1. One problem with the basketball/religion analogy is that not all of us have been called/reconciled to basketball. Basketball doesn't necessarily choose it's fans. I do believe that we all have been called/reconciled to Christ. Obviously, just like folks can choose to like/dislike basketball, they can like/dislike religion. However, most of us are familiar with what basketball SHOULD look like, but how many people really know what church/Christians should look like...

    In a time where some are disinterested in church because of our inability to demonstrate our beliefs in action or in practice, I think that evangelism and marketing can/should walk hand in hand. IMO, we should be marketing the heck out of churches...with the understanding that we should be marketing Christ, His love, and Christ's work in our lives... not just our fancy worship sites or video/audio stimuli. Sure, we can all think of at least 1 example of a church who has marketed themselves to the detriment of the 'church'.

    In the end, I guess it makes me scared to think that we would only preach to the interested, as I was once uninterested but drawn back (in part) through evangelistic marketing/conversation!

    Good article.

  2. I sure liked Michael Jordan, yes, and honestly l like basketball or any spectator sport when I know someone who's playing, but all analogies break down at some point...what I take from this is the importance of relationships - authentic relationships. A simple smile says a whole lot more than a pastor's personality, donut, or weekly movie clip. Trappings can attract; I believe people are looking for authentic relationships.

  3. Thanks for this article. I often think that churches are "marketing" all the wrong things. If we shared a message of some of our core beliefs, I believe a certain population would find it incredibly compelling. We have a message of grace and acceptance without being just a self-help book. Exhibit A: when I post things on Facebook about decisions at the churchwide assembly, many of the gay men I work with in musical theater are surprised that there is a Christian church that accepts them. We don't want to be all about that one soapbox issue, but we do want to convey our core theological messages. Our "brand" of theology does not have a strong voice in the common spaces of our culture.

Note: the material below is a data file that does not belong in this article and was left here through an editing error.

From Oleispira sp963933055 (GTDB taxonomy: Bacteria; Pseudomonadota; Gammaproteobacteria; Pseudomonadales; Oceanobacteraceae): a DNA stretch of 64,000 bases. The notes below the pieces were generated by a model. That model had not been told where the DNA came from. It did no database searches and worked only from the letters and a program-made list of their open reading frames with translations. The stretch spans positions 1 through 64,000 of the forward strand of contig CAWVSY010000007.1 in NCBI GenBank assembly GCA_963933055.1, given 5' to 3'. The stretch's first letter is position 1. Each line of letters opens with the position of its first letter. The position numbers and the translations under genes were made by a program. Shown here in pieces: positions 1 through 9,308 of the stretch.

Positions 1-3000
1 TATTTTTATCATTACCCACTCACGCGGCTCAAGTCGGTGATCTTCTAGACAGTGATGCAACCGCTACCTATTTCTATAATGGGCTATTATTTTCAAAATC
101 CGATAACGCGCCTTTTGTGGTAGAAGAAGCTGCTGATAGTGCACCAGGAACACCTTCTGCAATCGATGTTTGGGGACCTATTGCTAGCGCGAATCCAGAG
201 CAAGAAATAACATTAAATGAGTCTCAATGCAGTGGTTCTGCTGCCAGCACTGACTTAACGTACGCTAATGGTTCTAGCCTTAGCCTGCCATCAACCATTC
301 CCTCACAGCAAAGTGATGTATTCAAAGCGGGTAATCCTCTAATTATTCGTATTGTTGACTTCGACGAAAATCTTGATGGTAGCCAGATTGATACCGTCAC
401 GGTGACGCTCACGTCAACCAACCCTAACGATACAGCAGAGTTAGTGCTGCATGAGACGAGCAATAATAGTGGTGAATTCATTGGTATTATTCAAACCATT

Many churches glob on to the gimmicks of marketing instead of doing the real work of marketing: define your audience, create a message, include a call to action, etc.

    And to your main question: sometimes the use of a gimmick to get people in the doors is justified by saying that once they are there they can hear the message. But how often is that message really, truly crafted to reach the person once they are there?

    Thanks, Erik!

  4. Brian M here (I never can figure how to comment on these things)

    The very problem of the church (as a whole and not just the ELCA) is that we've been so concerned with getting people in the door (or at least not to leave) we've forgotten the reason folks should be there in the first place.

    If shooting t-shirts out of an air cannon or showing a video during worship aids in the proclamation of the Gospel, I'm all for it. If the only reason you are doing it is to get people in the door (or keep them there) then ditch it. An air cannon or a video isn't going to save anyone. Only Christ can do that.

    However, we should continue to ask questions about how we might use all kinds of things to communicate the truth about Jesus Christ through our corporate worship and in our programmatic life. But when the purpose of doing something is to attract people and not proclaim the Gospel, then it is to no avail.

    Now, to argue with myself. If, as Christians who happen to be Lutheran, we believe that the Holy Spirit works through the Word to transform lives. And we are faithful in proclaiming that Word in the worship/programming we do. Wouldn't doing a gimmic to get people in the door provide a wider audience on which the Holy Spirit might work? People who might not otherwise have been there to encounter that Word?


Thank you for taking the time to be a part of "koinonia"